This section is from the book "A Manual Of Pathology", by Guthrie McConnell. Also available from Amazon: A Manual Of Pathology.
Atrophy may result from pressure, from inflammation, or from an interruption in the continuity of the nerve. The myelin sheaths undergo degeneration, and later on the axis-cylinders break down.
Degeneration of the nerves is with difficulty separated from inflammation. When non-inflammatory, is a simple degeneration; otherwise an inflammatory degeneration. The inflammatory ones are known as parenchymatous neuritis, in contradistinction to the interstitial, which involve the nerve-sheaths.
Degeneration is found in injuries, in infectious diseases, and in intoxications. Certain nerves or sets of nerves may be involved in the different conditions, as those of the pharynx in diphtheria, those supplying the extensor muscles of the forearm in lead-poisoning, or the cord in syphilis.
The degenerative changes may appear within twenty-four hours after an injury. The myelin sheaths become granular and cloudy, and finally break down into droplets. Larger drops form, fatty degeneration occurs, and leukocytes make their appearance. The axis-cylinders resist for a longer time, but they become nodular, vacuolated, and break up. The degeneration occurs more rapidly in the distal than in the proximal end. Regeneration may take place, but the nerve is usually replaced by a cord of fibrous tissue.
The so-called parenchymatous neuritis is a degeneraton of the nerve-fibers without involvement of the connective tissue. Interstitial neuritis is a true inflammatory process affecting the connective tissue.
Acute interstitial neuritis is due to the same causes as bring about the degenerations. It is characterized by an exudation into the endoneurium and perineurium. There are edema and congestion, with an infiltration of round-cells and at times pus-cells. At the same time there is commonly degeneration of the nerve-fibers. The nerves are swollen and reddened.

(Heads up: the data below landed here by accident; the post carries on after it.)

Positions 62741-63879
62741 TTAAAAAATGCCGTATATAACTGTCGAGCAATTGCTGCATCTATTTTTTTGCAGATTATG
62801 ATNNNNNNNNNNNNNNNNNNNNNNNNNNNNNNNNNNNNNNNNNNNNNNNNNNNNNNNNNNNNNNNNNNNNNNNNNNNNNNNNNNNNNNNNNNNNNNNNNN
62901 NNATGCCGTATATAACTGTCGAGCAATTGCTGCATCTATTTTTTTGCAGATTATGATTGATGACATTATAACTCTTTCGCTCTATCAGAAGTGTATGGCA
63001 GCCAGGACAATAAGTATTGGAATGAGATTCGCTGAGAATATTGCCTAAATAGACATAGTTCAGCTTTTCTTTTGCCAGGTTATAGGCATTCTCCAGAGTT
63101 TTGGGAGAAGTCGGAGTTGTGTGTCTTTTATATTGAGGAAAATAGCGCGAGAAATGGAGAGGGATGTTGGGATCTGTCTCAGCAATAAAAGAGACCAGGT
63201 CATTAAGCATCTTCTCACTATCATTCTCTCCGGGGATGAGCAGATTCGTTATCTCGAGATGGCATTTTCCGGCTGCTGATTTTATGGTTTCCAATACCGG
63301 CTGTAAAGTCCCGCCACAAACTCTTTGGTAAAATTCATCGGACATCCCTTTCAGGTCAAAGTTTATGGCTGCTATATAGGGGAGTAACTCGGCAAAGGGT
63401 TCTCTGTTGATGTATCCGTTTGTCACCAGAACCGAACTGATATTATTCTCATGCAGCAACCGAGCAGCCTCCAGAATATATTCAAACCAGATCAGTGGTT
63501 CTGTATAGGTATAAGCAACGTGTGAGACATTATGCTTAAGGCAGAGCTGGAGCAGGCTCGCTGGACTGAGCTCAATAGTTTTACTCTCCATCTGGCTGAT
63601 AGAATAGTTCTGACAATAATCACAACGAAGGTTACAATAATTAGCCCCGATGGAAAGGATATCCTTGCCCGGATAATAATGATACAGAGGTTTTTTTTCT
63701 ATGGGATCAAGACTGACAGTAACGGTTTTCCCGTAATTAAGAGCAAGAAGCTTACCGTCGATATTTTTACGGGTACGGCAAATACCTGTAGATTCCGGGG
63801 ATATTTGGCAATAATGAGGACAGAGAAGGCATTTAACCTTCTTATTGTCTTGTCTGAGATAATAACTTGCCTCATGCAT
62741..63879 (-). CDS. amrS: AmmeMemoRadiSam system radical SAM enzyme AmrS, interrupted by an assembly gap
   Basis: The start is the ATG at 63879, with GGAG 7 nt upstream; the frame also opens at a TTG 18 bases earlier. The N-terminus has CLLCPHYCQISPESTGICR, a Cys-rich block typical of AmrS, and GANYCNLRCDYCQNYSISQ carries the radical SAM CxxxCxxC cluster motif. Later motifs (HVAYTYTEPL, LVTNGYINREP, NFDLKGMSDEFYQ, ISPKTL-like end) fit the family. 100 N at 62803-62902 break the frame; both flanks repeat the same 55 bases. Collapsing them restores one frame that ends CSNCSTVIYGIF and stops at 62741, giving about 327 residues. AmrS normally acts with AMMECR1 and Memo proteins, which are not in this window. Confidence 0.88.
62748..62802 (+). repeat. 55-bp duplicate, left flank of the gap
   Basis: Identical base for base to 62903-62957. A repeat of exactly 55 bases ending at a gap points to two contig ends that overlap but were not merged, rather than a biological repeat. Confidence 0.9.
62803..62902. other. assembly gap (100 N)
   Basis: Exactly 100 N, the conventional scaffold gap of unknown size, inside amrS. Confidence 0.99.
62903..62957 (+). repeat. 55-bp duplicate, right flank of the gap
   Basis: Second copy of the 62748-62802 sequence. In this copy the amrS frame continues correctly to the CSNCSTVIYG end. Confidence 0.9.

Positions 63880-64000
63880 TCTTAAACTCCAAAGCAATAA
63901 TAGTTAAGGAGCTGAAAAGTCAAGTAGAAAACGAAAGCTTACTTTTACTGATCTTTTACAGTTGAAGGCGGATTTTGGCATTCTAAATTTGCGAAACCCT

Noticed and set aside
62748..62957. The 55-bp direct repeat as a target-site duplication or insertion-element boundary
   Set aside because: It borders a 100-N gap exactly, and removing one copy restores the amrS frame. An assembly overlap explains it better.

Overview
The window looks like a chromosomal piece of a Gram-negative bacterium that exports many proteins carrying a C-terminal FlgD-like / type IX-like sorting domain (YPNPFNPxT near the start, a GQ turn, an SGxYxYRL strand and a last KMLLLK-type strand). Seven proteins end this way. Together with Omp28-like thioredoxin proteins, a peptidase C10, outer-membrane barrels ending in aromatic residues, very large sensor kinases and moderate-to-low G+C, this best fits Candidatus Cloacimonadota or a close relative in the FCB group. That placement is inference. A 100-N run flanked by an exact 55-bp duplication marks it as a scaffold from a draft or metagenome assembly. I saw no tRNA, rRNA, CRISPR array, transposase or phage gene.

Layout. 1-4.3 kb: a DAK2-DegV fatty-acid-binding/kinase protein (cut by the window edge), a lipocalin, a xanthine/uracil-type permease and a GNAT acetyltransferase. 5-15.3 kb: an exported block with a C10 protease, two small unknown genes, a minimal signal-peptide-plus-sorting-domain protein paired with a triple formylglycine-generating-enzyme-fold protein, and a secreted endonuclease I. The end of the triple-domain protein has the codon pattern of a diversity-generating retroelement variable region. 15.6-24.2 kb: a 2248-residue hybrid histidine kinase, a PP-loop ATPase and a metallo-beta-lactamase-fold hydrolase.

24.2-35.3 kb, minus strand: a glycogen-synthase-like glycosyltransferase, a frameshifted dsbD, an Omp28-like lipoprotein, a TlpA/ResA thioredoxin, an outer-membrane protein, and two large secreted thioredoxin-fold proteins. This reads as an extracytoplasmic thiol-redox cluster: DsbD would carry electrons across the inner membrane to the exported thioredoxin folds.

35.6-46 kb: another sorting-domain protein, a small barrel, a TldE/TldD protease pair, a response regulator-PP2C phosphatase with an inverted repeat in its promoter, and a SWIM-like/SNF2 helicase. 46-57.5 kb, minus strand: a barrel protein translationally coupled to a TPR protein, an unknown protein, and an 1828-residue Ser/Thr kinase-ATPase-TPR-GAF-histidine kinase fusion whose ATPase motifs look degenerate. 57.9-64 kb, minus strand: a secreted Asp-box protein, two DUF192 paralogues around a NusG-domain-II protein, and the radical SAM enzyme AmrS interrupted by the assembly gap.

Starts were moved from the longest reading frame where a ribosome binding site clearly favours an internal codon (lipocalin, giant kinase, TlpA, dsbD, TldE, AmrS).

Chronic neuritis is interstitial and follows an acute attack, or is due to various infections and intoxications, as chronic lead- or alcohol-poisoning. There is a marked hyperplasia of the connective tissue, with associated degeneration and atrophy of the nerve-fibers.
Tuberculosis of the nerves is due to secondary involvement through extension. The roots of the nerves are generally affected. There are a hyperplasia of the connective tissue and a secondary degeneration of the nerve-fibers.
Syphilis of the nerves occurs commonly in the nerve-roots. It is characterized by a round-cell infiltration at first, and later by a marked hyperplasia of connective tissue, associated with atrophy and degeneration. Gummata have been observed in the cranial nerves.
Leprosy of the nerves is characterized by nodular lesions along their course. There is a proliferation of the bacilli, with the formation of nodes in the fibers, accompanied by cellular infiltration with connective-tissue hyperplasia and degenerations. The lepra bacilli can be found within the tissues.
Neuromata are the most frequent form of them, the false neuroma, which is more common than the true, is a growth taking place within the connective tissue of the nerve; it is similar to a fibroma.
Sarcomata occur, but are rare.
The malignant tumors may occur as secondary growths.